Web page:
Jury finds Ferrante guilty in cyanide poisoning death of wife
November 7, 2014 9:54 PM
Robert Ferrante is escorted to Judge Manning's courtroom earlier during his murder trial in the cyanide poisoning death of his with, Autumn Klein.
Jurors speak to reporters after the Ferrante guilty verdict. Brian Maitz, 30, foreman and juror No. 7, is second from left. Helen Ewing, 25, center, is juror No. 3 at center. Lance DeWeese, right, is juror No. 6, right.
Allegheny County assistant district attorney Lisa Pellegrini, left, leaves the courthouse after winning a guilty verdict in the murder trial of Robert Ferrante. Assistant district attorney Kevin Chernosky is at the far right.
Robert Ferrante's attorneys, Wendy Williams and William Difenderfer, after the guilty verdict Friday night in the cyanide poisoning death of Mr. Ferrante's wife, Autumn Klein
Judge Jeffrey Manning leaves the Allegheny County Courthouse after the guilty verdict in the murder trial of Robert Ferrante, whom a jury convicted of killing his wife, Autumn Klein, with cyanide.
By Paula Reed Ward and Madasyn Czebiniak / Pittsburgh Post-Gazette
An Allegheny County jury found Robert Ferrante guilty today of first-degree murder in the cyanide death last year of his wife.
The jury of eight men and four women deliberated for 15 hours over two days before reaching its verdict about 6:30 p.m.
The verdict means a mandatory prison term of life without parole for the 66-year-old Oakland man, a researcher at the University of Pittsburgh.
Jury, defense attorney talks about Ferrante verdict
Robert Ferrante's defense attorney, William Difenderfer, talks about the guilty verdict. (Video by John Heller and Rebecca Droke; edited by Melissa Tkach; 11/7/2014)
Mr. Ferrante had no visible reaction when the verdict was read.
Common Pleas Judge Jeffrey A. Manning scheduled his sentencing for Feb. 4. Mr. Ferrante was placed in handcuffs and led away by sheriff’s deputies.
Dr. Klein’s parents, who were in the courtroom, declined comment. Her mother appeared trembling and shaken.
He was found guilty of giving his wife, Autumn Klein, cyanide late on April 17, 2013, in their home after she returned from a 15-hour day at work.
Dr. Klein, 41, collapsed in the kitchen of the couple’s home. She was taken to UPMC Presbyterian where she remained on life support until April 20, 2013, when she was declared dead.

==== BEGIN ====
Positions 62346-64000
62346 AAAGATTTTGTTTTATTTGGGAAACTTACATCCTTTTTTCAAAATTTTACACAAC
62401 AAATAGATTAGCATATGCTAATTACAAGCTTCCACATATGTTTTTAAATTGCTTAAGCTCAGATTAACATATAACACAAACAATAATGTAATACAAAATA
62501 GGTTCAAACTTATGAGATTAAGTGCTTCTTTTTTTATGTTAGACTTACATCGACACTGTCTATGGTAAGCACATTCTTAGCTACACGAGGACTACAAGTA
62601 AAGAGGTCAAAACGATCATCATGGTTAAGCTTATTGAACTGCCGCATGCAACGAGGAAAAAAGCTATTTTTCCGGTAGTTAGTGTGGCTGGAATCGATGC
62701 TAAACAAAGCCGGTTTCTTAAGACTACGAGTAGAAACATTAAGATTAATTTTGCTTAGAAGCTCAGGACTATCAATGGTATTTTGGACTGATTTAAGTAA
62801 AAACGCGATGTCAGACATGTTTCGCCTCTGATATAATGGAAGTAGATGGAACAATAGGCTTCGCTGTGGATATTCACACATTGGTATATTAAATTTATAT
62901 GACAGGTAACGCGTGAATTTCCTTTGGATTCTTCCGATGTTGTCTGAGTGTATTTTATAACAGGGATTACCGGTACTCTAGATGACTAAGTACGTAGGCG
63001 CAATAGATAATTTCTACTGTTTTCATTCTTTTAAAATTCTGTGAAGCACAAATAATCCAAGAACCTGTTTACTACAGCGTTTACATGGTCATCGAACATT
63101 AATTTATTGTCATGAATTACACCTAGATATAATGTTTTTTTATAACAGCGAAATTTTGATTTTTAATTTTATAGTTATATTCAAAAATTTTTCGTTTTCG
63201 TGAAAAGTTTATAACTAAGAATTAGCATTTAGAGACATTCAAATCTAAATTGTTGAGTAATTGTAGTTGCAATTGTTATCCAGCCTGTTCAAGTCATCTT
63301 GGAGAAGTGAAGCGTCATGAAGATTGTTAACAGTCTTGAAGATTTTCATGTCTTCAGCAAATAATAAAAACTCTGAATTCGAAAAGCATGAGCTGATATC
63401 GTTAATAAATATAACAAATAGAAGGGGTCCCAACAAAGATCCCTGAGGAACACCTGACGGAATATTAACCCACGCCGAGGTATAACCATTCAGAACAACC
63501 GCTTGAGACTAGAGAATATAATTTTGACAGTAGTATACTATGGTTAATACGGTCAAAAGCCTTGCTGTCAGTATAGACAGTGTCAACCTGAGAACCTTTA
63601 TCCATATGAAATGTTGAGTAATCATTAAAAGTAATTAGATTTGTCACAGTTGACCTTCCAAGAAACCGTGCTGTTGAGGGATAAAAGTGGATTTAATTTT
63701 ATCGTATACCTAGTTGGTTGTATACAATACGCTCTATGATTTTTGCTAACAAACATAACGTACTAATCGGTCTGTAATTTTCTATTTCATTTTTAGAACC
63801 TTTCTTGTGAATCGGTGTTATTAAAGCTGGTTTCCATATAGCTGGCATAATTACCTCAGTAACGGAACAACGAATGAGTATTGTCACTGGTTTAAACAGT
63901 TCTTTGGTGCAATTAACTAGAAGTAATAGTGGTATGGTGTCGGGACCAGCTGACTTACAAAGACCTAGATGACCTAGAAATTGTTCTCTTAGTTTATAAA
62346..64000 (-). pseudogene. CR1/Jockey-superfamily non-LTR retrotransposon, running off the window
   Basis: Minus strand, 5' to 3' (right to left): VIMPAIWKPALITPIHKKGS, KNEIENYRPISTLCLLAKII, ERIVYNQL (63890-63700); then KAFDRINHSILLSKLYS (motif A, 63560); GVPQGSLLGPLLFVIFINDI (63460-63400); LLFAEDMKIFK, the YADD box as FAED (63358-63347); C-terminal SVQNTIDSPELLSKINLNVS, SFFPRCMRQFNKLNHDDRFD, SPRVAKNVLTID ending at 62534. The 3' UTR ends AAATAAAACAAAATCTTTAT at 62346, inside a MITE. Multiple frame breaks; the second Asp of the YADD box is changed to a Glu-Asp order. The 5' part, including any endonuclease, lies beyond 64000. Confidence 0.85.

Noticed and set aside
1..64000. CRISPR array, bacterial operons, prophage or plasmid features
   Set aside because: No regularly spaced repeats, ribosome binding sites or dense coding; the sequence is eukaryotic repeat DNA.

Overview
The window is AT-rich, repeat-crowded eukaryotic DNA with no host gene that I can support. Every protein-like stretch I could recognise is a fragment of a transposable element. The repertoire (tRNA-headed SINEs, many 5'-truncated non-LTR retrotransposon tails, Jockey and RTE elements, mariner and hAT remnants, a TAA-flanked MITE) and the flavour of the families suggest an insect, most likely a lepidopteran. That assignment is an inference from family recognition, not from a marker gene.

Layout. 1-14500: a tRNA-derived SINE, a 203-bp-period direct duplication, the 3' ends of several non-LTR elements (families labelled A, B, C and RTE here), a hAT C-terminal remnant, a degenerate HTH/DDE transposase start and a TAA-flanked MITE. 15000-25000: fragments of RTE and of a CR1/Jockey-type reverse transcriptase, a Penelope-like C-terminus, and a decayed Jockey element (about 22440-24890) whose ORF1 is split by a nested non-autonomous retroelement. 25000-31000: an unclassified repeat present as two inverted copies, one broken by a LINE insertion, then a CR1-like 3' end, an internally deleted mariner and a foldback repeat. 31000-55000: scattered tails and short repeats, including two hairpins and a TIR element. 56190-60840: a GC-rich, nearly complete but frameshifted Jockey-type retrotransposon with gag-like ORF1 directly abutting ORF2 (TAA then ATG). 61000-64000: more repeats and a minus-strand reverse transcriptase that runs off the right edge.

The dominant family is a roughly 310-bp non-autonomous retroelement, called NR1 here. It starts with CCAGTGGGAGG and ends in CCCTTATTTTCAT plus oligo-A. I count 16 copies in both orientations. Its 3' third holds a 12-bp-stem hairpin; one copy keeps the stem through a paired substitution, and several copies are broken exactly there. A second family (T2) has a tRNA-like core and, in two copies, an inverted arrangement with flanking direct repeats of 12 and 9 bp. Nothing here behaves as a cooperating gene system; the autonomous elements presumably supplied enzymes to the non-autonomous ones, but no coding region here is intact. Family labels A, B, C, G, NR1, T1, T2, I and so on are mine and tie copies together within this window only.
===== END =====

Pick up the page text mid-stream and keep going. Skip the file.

Soon after her death, the Allegheny County medical examiner’s office learned that a hospital blood test revealed Dr. Klein had a fatal level of cyanide in her blood.
Pittsburgh police quickly zeroed in on Mr. Ferrante as a suspect.
They learned that he had ordered a 250-gram bottle of potassium cyanide for overnight delivery on April 15, 2013, even though his colleagues said there was no ongoing project at the time that would have required the toxin.
Mr. Ferrante was arrested July 25, 2013, as he drove through West Virginia after having visited his sister in Florida.
Three jurors spoke publicly after the verdict.
"I hope we did justice for them," Lance DeWeese, juror No. 6 and a resident of Green Tree, said. "We have to feel like we did right and tonight I feel right. I feel at peace."
Jurors said the key factors in their decision included the level of cyanide in Dr. Klein's blood, Mr. Ferrante's changing stories during testimony, and his numerous Google searches on cyanide and cyanide poisoning.
"Obviously there was cyanide in the blood and we took into consideration all sides and the main consideration was the 2.2 cyanide level," jury foreman Brian Maitz, of Ross, said. "We determined that was the best test we could have and the lady that delivered the test has been there 37 years. That was a crutch right there that I knew she was doing her job."
Juror No. 3, Helen Ewing, of Brighton Heights, said she felt uncertain during the whole trial.
"For me it was hard to accept and believe he could have done it but the facts were clear," she said.
Mr. DeWeese said no one piece of evidence or testimony was most important.
“There is a multitude of things that pinpoint he's guilty,“ he said.
Mr. DeWeese also said the thought of Autumn Klein committing suicide gripped him for a split second but he returned to Mr. Ferrante.
Mr. Ferrante taking the stand hurt his case, the jurors said.
Ms. Ewing said he had ”excellent coaches.”
"He had a year to think about the story he wanted to tell," she said.
For Mr. DeWeese it was the changing stories.
"This is just a crazy twist and turn. We had heard from day one that Robert Ferrante was downstairs," he said. "One of the last ones to take the stand was Bob Ferrante and all of the sudden the story changes where I'm upstairs and he hears Autumn come in the door."
Jurors also talked about the 911 transcript they requested, which Ms. Ewing said was to check to see whether Mr. Ferrante was prompted by the dispatcher in his wife's symptoms and stroke diagnosis and how they felt the first time they heard the recording.
"It got you in the gut to hear someone helpless and come to the verdict of guilty," said Mr. DeWeese. "It's hard to understand how anyone could do that."
Attorneys in the case gave closing arguments Thursday morning following 10 days of trial, including 50 prosecution witnesses and 19 for the defense.
During the first six hours of deliberation Thursday afternoon, the jury asked two questions.
They requested a copy of the transcript of Mr. Ferrante’s 911 call, and later requested to have the transcript of the testimony given by Jin Ho Kim, Mr. Ferrante’s research associate at his University of Pittsburgh lab.
Common Pleas Judge Jeffrey A. Manning told the jurors they were not permitted to have either. He had the 12-minute call played for them again, and passed out transcripts for them to follow along, but for the second request, he told them that since every witness’s testimony could not be provided for the jury, that none would be.